- House Committee Approves Faith-Based Child Placement Bills
- Governor Appoints Members to Two State Human Trafficking Groups
- “Choose Life” License Plate Legislation Headed to State Senate
- Wording Finalized for May Road Funding Proposal
- The Word from Lansing Column Addresses Education Policies
- USCCB Urges Consideration of Poor and Vulnerable in the Federal Budget
House Committee Approves Faith-Based Child Placement Bills
On Wednesday, March 4, the House Families, Children, and Seniors Committee approved House Bills 4188–4190, which allow faith-based adoption and foster care agencies to maintain their religious beliefs while operating without fear of discrimination. For decades, state and private agencies, including those that are faith-based, have been working together to help Michigan’s vulnerable children find loving homes. This legislation, sponsored by Representatives Andrea LaFontaine (R-Columbus Township), Harvey Santana (D-Detroit), and Eric Leutheuser (R-Hillsdale), would adopt current practice into law to ensure that all of these diverse agencies continue meeting the needs of Michigan’s children. Michigan Catholic Conference issued the following statement after the committee’s approval:
“This legislation helps to preserve diversity in child placement and ensures children are of first and foremost concern. Solidifying the state’s long-standing relationship with faith-based child placement agencies will result in more providers, which means more placement of foster children into ‘forever families.’ As has been stated numerous times, this legislation does not prohibit adoption to any classification of persons, but merely places into law what the state has practiced for decades. We encourage the full House to act swiftly and send these important bills over to the State Senate.”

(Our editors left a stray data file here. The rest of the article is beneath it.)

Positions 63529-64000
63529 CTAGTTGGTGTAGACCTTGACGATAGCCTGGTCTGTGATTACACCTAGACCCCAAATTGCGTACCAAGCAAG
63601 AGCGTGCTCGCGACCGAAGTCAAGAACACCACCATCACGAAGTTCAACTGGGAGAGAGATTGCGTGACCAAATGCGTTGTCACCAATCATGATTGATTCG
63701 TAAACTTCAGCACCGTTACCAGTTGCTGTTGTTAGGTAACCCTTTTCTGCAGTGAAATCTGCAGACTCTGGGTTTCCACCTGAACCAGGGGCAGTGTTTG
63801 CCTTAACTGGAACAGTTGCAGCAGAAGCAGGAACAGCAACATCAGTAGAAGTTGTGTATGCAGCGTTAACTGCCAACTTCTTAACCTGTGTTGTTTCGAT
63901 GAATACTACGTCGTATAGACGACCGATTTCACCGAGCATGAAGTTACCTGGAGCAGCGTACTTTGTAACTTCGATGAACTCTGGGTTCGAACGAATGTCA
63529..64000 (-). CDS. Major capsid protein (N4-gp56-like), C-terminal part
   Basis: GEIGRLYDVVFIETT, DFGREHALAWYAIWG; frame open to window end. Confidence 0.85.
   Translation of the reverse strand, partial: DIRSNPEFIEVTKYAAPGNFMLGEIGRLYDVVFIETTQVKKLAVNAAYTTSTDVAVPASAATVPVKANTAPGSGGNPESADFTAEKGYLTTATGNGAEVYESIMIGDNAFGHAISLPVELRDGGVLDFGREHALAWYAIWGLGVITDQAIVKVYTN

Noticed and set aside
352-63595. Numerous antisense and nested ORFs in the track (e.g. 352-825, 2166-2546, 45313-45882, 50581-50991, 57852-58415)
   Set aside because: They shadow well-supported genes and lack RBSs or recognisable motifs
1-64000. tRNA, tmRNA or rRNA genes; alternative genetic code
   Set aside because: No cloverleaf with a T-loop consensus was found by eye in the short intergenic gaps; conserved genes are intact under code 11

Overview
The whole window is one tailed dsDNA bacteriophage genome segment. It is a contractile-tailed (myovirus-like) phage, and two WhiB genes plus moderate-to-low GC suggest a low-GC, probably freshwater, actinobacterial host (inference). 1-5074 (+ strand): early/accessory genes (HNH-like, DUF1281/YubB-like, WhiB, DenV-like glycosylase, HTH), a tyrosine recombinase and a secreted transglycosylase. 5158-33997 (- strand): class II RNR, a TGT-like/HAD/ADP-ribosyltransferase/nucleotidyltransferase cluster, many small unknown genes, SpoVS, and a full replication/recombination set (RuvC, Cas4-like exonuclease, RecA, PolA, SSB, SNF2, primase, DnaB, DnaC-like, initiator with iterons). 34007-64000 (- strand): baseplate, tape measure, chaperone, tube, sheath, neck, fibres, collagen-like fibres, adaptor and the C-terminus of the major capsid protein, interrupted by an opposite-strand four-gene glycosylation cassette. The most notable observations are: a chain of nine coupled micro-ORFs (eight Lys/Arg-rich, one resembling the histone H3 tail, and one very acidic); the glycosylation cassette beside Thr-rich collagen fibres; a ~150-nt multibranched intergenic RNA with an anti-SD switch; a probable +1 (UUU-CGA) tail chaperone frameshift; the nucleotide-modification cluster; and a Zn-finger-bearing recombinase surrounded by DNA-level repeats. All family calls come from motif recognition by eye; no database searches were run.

The bills now await further consideration from the full House of Representatives.
Governor Appoints Members to Two State Human Trafficking Groups
Governor Rick Snyder has announced his initial appointments for two state human trafficking groups. The Human Trafficking Commission, established by House Bill 5158 of 2014, makes recommendations to improve Michigan’s laws related to human trafficking. The Human Trafficking Health Advisory Board, established by Senate Bill 596 of 2014, addresses issues related to medical and mental health of human trafficking survivors. To see a list of the appointees, click here. More information about human trafficking in Michigan and the Catholic Church’s efforts against it can be found in MCC’s FOCUS publication.
“Choose Life” License Plate Legislation Headed to State Senate
The Michigan State Senate could soon take up legislation that recently passed the Senate Transportation Committee to create a Michigan “Choose Life” Fund. Under Senate Bill 84, sponsored by Senator Patrick Colbeck, the fund would receive money from the sale of “Choose Life” fundraising license plates, also created by the measure. Money would then be distributed from the “Choose Life” Fund to organizations that promote alternatives to abortion, such as crisis pregnancy centers and homes for pregnant women. MCC will continue to follow this legislation.
Wording Finalized for May Road Funding Proposal
State lawmakers voted last year to put a measure on the statewide ballot that would address funding for roads, redirect funding for K–12 schools, and allow additional measures to go into effect, such as the expansion of the Earned Income Tax Credit for working low-income individuals and families. This plan will be considered during a special election on May 5 as Proposal 2015-1. Last week, the Michigan Board of Canvassers approved the final wording of the proposal: